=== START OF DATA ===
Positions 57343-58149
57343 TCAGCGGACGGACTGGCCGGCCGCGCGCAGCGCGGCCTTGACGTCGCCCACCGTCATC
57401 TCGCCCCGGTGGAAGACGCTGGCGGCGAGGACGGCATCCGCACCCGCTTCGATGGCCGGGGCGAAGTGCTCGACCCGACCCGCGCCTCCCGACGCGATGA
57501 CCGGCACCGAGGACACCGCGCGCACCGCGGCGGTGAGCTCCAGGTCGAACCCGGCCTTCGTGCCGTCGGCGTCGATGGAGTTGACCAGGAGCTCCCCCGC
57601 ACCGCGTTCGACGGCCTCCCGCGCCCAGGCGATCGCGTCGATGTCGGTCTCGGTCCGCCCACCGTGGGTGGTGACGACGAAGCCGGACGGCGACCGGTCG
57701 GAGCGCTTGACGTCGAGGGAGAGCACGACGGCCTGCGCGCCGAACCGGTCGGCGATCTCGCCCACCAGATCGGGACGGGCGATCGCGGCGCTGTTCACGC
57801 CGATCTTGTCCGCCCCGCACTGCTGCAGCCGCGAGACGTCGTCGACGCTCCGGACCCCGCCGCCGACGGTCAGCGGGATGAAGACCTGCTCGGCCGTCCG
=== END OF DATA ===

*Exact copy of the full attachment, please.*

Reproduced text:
Positions 57343-58149
57343 TCAGCGGACGGACTGGCCGGCCGCGCGCAGCGCGGCCTTGACGTCGCCCACCGTCATC
57401 TCGCCCCGGTGGAAGACGCTGGCGGCGAGGACGGCATCCGCACCCGCTTCGATGGCCGGGGCGAAGTGCTCGACCCGACCCGCGCCTCCCGACGCGATGA
57501 CCGGCACCGAGGACACCGCGCGCACCGCGGCGGTGAGCTCCAGGTCGAACCCGGCCTTCGTGCCGTCGGCGTCGATGGAGTTGACCAGGAGCTCCCCCGC
57601 ACCGCGTTCGACGGCCTCCCGCGCCCAGGCGATCGCGTCGATGTCGGTCTCGGTCCGCCCACCGTGGGTGGTGACGACGAAGCCGGACGGCGACCGGTCG
57701 GAGCGCTTGACGTCGAGGGAGAGCACGACGGCCTGCGCGCCGAACCGGTCGGCGATCTCGCCCACCAGATCGGGACGGGCGATCGCGGCGCTGTTCACGC
57801 CGATCTTGTCCGCCCCGCACTGCTGCAGCCGCGAGACGTCGTCGACGCTCCGGACCCCGCCGCCGACGGTCAGCGGGATGAAGACCTGCTCGGCCGTCCG